Under duress, Israel’s Netanyahu still election front-runner
JERUSALEM (AP) — A day after snap elections were called in Israel, Prime Minister Benjamin Netanyahu emerged as the overwhelming early front-runner Tuesday, with rivals and commentators alike pinning their primary hopes of unseating him on a potential corruption indictment.
With Netanyahu holding a commanding lead in the polls, all eyes are on Attorney General Avichai Mandelblit and whether he will decide before April’s elections on whether to press charges against the longtime leader on a series of corruption allegations.
“Avichai Mandelblit needs to tell us before the elections if there is an indictment or not,” Yesh Atid leader Yair Lapid, one of Netanyahu’s primary challengers, told the YNet news site. “People need to know what they are voting for.”
For now, Israelis seem to be sticking with Netanyahu, with the first poll since early elections were called showing him cruising to an easy re-election.
The Panels Politics poll in the Maariv daily showed Netanyahu’s ruling Likud party securing 30 seats in the 120-seat parliament and a majority for his current right-wing, nationalist bloc. Coming in second at 13 seats was the still hypothetical party headed by former military chief Benny Gantz, who has yet to declare whether he is even running. The established left and center parties lagged far behind.
The survey polled 500 Israelis and had a margin of error of 4.3 percentage points.
Netanyahu on Monday called early elections for April, setting the stage for a three-month campaign clouded by a series of corruption investigations against the long-serving Israeli leader. With the traditional opposition parties splintered, the only thing seeming to stand in Netanyahu’s path toward a fourth consecutive term is a potential indictment. While Israeli law is unclear on such a scenario, several party chiefs have vowed not to serve in a coalition led by someone facing criminal charges.
Netanyahu, facing the possibility of bribery and breach of trust charges in three different cases, brushed aside questions on how his legal peril would influence the election at a gathering of his Likud Party as he announced plans for what is expected to be an April 9 vote.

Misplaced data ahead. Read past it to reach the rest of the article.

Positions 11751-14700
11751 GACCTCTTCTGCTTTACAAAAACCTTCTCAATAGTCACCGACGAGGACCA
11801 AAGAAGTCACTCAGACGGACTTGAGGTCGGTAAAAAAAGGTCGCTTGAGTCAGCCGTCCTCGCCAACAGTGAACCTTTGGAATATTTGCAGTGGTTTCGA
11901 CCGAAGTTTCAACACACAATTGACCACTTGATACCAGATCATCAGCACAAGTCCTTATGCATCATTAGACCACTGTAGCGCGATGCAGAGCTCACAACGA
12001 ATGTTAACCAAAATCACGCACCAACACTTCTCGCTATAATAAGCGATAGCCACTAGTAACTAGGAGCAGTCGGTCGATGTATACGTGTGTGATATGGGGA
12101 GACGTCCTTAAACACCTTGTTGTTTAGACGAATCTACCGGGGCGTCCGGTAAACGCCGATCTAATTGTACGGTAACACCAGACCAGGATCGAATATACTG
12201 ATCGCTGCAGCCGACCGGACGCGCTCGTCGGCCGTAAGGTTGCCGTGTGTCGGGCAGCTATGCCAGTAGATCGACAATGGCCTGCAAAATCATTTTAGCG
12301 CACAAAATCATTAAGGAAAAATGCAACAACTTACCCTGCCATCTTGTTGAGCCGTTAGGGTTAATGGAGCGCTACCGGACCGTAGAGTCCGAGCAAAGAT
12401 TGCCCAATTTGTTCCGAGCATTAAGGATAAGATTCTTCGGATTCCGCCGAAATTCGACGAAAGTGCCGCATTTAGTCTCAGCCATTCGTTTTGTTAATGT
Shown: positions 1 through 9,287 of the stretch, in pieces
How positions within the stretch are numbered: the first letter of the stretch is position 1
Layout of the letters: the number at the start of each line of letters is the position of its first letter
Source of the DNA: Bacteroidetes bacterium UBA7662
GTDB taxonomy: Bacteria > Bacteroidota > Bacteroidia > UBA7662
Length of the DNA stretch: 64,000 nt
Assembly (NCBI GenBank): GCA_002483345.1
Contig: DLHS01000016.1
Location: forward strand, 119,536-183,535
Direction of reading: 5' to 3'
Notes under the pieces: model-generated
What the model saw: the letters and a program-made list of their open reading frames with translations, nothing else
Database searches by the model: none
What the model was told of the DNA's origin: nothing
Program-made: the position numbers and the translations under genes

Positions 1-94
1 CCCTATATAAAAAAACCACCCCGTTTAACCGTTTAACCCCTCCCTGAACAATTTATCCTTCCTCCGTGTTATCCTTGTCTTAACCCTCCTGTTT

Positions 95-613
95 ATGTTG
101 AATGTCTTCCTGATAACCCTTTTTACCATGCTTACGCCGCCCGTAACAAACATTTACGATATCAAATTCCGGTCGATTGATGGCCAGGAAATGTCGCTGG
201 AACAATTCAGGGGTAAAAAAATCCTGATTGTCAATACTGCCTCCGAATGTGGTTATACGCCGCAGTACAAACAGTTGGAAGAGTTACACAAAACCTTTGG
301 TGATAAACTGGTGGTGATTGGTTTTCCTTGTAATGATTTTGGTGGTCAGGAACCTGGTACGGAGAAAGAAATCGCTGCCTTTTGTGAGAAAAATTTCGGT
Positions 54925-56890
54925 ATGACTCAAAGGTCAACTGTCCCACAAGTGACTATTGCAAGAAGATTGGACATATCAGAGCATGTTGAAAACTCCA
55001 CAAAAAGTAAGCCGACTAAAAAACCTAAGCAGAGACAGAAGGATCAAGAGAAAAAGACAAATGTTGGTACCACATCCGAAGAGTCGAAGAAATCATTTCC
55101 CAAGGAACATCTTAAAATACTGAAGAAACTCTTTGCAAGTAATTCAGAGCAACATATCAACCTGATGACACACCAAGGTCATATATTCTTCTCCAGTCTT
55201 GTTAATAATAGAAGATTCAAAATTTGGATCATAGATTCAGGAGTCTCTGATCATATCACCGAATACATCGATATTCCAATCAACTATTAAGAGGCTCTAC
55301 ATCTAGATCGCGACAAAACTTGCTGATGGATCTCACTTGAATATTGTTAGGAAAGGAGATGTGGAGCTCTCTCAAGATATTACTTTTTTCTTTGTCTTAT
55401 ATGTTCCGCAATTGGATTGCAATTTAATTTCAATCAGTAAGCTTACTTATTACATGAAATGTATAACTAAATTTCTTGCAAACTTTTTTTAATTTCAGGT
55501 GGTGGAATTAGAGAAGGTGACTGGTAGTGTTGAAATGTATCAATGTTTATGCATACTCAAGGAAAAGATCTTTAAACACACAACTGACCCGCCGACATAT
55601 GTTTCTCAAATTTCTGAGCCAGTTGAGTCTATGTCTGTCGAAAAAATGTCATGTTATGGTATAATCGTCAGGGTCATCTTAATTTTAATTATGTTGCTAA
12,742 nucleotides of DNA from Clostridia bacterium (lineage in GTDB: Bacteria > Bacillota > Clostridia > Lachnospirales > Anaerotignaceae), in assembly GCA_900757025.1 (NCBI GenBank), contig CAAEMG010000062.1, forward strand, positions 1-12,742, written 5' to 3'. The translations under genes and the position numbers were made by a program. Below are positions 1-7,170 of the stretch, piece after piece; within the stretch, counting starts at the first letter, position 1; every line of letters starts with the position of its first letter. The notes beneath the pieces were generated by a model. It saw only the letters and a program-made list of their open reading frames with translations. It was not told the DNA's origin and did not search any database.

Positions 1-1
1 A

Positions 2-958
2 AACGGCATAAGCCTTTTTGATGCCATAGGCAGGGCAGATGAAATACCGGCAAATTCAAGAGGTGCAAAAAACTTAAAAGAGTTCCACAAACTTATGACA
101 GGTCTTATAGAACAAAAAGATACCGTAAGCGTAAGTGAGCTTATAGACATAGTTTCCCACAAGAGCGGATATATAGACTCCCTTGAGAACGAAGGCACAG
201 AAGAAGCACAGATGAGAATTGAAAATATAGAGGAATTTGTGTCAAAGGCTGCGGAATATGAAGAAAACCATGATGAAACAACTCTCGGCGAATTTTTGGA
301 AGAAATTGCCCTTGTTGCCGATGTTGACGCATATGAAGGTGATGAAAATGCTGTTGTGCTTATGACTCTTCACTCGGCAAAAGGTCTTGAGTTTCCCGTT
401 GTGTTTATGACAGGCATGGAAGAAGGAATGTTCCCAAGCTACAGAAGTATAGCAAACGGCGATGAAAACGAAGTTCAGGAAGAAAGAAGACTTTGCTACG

Netanyahu has denied any wrongdoing, dismissing the allegations as a media-orchestrated witch hunt aimed at removing him from office. With the accusations looming, the upcoming election is expected to emerge as a referendum on Netanyahu as he seeks to become the longest serving premier in Israeli history.
Mandelblit’s office says his decision, expected in the coming months, would not be influenced by any political timetable.
“Mandelblit has an unprecedented time bomb sitting on his desk,” wrote Ben Caspit in Maariv, noting that some of Netanyahu’s staunchest backers have vowed to support him even if he is convicted. “In this chaotic lunatic asylum, Avichai Mandelblit is the sole responsible adult.”
Yediot Ahronot columnist Nahum Barnea said Mandelblit was in a no-win situation and likened his plight to that of former FBI Director James Comey during the 2016 American presidential election.
“If Mandelblit decides to postpone the decision until after the elections, many Israelis will ask — and justly so — for whom are they being asked to vote. Is it for a man who is facing charges of bribery or for a man who is facing lesser charges?” he wrote.
“If Mandelblit decides to release his decision in the midst of the run-up to the elections, he will be attacked by all of the candidates running on the Likud’s list, first and foremost among them Netanyahu. By what right is he meddling in the elections, they will ask.”
Earlier this month, police recommended that Netanyahu be charged with bribery for promoting regulatory changes worth hundreds of millions of dollars to the country’s main telecom company Bezeq. In exchange, they believe Netanyahu used his connections with Bezeq’s controlling shareholder to secure positive press coverage on the company’s popular news site.
Police have also recommended indicting Netanyahu on corruption charges in two other cases. One involves accepting gifts from billionaire friends, and the second revolves around alleged offers of advantageous legislation for a major newspaper in return for favorable press coverage.